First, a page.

Oil prices likely to be driven by fundamentals not speculation

Oil markets are expected to remain tight through 2008, with oil prices averaging about $95 a barrel, the IMF said. While non-Opec supply should increase slightly, Opec seems unlikely to raise production given the prospects of lower growth in advanced economies, it said.

Global demand is expected to continue to rise at a moderate pace.

"The near-term balance of risk to oil prices is on the upside, as prices remain sensitive to tight supply and geopolitical uncertainty.

"In this regard, Saudi Arabia's continued constructive role will be vital for global oil market stability."

The Kingdom's planned investments are $80 billion (Dh293bn) over the medium term, with a view to expanding production capacity in the oil sector by 37 per cent to 12.5mbd and refining capacity by 43 per cent to about 6mbd.

A further $170bn in oil investment is planned by the other GCC countries.

Oil prices have continued to break records in 2008 even though pundits say the US economy is sliding into recession. At these levels, oil prices are likely to be driven by fundamentals rather than speculation, experts have said. The IMF disagrees.

"It would take a global recession to bring about a major decline in oil prices. Currently, the IMF is projecting a decline in world growth to 3.7 per cent, which means that oil prices should not be expected to fall sharply if they are being driven solely by economic growth, or fundamentals. Even if the world does go into a recession, history suggests that the effect on oil prices could be lagged, depending on how much discipline Opec is able to exert," the report said.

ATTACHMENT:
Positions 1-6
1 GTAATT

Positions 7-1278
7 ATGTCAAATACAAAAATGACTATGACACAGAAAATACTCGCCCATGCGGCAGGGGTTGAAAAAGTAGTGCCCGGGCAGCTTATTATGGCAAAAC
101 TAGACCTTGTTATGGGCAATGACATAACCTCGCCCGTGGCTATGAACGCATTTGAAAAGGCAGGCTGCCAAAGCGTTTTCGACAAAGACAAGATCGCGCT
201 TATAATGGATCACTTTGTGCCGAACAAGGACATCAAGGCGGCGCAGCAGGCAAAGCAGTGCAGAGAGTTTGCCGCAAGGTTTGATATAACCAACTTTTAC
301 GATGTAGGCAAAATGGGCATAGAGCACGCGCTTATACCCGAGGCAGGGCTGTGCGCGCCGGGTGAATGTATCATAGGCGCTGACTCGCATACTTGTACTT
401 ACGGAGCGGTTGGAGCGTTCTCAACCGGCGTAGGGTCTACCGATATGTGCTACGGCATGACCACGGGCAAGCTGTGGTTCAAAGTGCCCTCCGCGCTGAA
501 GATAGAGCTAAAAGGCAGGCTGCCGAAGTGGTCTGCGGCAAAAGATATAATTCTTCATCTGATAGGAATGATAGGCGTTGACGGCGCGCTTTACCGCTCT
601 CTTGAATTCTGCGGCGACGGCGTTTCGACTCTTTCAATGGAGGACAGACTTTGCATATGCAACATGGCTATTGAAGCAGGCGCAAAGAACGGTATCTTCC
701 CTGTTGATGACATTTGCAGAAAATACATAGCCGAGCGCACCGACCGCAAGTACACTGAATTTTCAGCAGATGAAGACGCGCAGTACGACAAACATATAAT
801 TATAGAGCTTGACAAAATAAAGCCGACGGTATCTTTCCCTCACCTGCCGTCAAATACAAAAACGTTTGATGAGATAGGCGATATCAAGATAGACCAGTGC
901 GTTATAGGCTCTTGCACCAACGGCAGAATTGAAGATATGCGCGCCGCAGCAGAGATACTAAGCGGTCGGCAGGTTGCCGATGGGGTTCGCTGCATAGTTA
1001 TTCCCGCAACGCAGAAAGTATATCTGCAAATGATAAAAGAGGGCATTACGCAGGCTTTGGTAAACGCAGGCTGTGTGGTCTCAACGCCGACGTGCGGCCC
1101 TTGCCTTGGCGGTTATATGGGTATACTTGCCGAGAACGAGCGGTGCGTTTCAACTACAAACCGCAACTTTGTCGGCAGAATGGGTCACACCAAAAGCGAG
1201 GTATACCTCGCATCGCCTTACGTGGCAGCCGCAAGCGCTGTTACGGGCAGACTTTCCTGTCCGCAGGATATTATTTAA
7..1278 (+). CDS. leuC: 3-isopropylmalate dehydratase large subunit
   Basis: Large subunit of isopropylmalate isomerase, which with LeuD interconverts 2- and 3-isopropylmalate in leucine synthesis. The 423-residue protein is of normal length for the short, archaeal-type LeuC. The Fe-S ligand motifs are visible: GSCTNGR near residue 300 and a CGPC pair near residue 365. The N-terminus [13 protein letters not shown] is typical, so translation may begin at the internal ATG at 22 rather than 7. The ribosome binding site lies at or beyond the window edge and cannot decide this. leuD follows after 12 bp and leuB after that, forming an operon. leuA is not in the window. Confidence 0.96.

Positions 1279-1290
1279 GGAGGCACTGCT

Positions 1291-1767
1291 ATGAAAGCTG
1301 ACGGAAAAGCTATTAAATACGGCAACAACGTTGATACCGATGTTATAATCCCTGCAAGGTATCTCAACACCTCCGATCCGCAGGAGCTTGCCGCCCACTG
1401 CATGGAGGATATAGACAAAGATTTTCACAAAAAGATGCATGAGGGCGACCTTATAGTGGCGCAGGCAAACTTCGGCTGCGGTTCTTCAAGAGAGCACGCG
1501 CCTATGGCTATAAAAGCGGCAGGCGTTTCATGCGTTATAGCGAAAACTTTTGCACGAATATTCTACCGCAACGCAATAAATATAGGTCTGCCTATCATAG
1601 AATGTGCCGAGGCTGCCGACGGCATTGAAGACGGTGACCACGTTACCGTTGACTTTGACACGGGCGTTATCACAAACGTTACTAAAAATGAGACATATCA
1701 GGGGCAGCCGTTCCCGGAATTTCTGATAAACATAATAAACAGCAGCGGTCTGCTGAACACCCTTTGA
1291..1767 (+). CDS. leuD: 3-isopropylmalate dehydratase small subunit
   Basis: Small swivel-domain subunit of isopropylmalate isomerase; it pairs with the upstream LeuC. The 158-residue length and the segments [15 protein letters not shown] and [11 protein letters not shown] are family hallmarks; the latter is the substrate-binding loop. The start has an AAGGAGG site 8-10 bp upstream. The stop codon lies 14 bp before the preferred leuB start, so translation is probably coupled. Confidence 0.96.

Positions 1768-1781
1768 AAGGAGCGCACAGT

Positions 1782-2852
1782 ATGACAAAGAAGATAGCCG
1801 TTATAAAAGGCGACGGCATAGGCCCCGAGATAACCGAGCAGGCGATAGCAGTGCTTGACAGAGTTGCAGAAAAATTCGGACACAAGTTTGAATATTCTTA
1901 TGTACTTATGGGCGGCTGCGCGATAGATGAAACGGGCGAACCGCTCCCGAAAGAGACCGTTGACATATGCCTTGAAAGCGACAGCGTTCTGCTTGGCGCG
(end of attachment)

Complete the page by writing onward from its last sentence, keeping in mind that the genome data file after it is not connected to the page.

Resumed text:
"It is hard to explain current oil prices in terms of fundamentals alone. The recent surge in the oil price seems to go well beyond what would be indicated by the growth of the world economy. Producers and many analysts say it is speculative activity that is pushing up oil prices now."

Producers argue that fundamentals would yield an oil price of about $80 a barrel, with the rest being the result of speculative activity.

"It is difficult to get a direct measure of speculative activity," the IMF said. "It is true that open positions in oil futures more than doubled in size over 2003–07.

Net long noncommercial positions at the New York Mercantile Exchange briefly reached new highs in mid-2007, after which they declined. Yet prices have stayed high even as these speculative positions were unwound.

"Moreover, there is evidence that changes in net long non-commercial positions generally follow price changes rather than lead them. So this line of reasoning would imply that speculation is not the cause of recent increases in oil prices," the IMF said.